By using a breakthrough design for lithium batteries that eliminates one of the main factors for deterioration, particularly in the current generations of lithium-silicon cells, researchers at the University of Southern California have developed a new battery model that boasts vastly improved longevity as well as shortened charging times, as a report published in Nano Research shows.
The revolutionary batteries will be available for use in small electronic devices, cars and everything in between. They will reportedly have triple the life of a conventional graphite-based battery and can be charged in just 10 minutes, according to a release from the University.
The research group, led by USC Viterbi School of Engineering professor Chongwu Zhou, was comprised of a team of graduate students who worked to come up with a solution to a problem faced by nearly all silicon-based batteries on the market today. Currently, the anodes of batteries consist of microscopic-thin sheets of metal – silicon in the case of many newer batters – and create a current by passing lithium ions through the sheets.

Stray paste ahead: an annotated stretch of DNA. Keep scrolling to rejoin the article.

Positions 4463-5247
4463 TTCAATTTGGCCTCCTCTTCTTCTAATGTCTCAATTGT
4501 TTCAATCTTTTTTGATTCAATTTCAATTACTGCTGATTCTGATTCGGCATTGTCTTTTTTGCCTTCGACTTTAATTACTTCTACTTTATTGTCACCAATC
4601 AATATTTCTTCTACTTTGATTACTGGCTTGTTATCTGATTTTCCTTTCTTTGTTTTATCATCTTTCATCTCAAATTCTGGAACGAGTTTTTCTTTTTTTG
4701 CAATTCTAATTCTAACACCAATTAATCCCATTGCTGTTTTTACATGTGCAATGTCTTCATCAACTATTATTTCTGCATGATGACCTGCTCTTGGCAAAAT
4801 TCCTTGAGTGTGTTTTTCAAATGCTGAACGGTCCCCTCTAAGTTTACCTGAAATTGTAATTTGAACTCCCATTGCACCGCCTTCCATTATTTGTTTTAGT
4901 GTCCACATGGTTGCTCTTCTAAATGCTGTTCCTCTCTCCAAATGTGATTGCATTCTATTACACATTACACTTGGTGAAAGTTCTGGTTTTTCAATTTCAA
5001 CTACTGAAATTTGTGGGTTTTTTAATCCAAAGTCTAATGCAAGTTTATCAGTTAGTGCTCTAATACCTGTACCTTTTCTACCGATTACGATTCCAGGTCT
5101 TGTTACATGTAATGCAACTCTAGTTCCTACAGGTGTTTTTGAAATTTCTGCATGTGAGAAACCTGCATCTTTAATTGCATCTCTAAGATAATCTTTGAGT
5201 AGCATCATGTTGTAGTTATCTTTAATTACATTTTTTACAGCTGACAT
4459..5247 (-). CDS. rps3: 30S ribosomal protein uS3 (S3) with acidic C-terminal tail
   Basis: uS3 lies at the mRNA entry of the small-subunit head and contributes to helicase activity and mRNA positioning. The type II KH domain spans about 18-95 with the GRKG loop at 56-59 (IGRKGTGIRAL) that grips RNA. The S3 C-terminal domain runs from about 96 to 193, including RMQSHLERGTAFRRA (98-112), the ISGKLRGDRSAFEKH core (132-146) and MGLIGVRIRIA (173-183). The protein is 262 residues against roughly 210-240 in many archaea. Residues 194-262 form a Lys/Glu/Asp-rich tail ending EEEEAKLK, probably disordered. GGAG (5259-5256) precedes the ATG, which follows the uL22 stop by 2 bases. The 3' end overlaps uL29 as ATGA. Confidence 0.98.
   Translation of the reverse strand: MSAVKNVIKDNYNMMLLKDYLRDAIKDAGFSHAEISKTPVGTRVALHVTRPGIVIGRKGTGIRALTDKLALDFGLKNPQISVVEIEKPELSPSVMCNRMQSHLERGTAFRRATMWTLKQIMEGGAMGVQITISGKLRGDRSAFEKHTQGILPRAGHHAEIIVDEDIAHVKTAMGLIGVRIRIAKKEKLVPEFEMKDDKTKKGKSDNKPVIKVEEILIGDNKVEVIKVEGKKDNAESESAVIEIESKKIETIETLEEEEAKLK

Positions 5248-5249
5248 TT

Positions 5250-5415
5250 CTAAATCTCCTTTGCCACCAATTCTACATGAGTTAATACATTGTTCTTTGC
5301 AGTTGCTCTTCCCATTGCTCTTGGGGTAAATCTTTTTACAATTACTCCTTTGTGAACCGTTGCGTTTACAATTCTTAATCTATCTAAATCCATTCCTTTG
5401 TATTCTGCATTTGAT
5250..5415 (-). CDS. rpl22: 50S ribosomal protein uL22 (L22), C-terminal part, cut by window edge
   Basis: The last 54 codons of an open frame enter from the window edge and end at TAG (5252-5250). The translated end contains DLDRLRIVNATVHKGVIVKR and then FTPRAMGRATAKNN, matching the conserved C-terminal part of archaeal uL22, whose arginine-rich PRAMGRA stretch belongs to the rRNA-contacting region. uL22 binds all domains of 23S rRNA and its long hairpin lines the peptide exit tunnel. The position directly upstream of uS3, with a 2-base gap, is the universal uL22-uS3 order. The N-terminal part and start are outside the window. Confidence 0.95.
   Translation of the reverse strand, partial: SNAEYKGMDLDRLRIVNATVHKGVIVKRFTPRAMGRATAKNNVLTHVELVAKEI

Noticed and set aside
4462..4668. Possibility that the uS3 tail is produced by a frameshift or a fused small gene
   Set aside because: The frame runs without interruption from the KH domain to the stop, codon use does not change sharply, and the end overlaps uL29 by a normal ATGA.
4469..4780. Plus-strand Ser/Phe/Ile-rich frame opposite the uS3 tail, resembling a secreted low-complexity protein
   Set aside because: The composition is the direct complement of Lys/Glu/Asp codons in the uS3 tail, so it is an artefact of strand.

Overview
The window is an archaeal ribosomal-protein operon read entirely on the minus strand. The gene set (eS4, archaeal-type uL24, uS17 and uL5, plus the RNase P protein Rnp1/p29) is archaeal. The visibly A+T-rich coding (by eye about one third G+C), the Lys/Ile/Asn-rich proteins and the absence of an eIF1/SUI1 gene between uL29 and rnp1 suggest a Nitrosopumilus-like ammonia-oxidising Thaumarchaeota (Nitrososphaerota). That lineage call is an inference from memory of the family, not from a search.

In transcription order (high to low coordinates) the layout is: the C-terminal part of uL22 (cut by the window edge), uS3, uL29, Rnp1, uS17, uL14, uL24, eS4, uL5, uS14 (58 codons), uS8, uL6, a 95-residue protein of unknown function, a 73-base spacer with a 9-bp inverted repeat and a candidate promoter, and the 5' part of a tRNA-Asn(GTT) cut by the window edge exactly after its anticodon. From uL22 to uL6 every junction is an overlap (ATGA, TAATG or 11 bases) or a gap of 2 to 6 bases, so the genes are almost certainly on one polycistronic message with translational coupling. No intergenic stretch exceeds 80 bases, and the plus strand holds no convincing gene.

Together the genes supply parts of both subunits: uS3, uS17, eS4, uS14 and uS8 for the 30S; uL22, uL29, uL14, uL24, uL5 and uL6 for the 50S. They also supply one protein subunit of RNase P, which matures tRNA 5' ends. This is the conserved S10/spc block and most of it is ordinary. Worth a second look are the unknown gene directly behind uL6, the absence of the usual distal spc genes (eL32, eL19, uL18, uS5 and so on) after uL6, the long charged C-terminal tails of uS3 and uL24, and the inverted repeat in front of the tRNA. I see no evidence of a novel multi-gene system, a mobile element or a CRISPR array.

However, when the ions pass through the sheets, they force the metal to expand and shrink and, over time, break down. According to the Nano Research report, the USC team scrapped the idea of using sheets all together, instead using a silicon and titanium-based nanotube array structure "that is much more conducive to letting the ions pass through it than the solid sheets.
"It's an exciting research. It opens the door for the design of the next generation lithium-ion batteries," said Zhou, who was instrumental in the design of the arrays, which are less than 100 nanometers wide.
The newly developed array for the battery, which involves both silicon and titanium-based substances, is an example of how bonding dissimilar metals is a vital aspect of developing new energy technologies. Companies such as S-Bond that specialize in the creation of these components will be critical in driving future advances in the industry.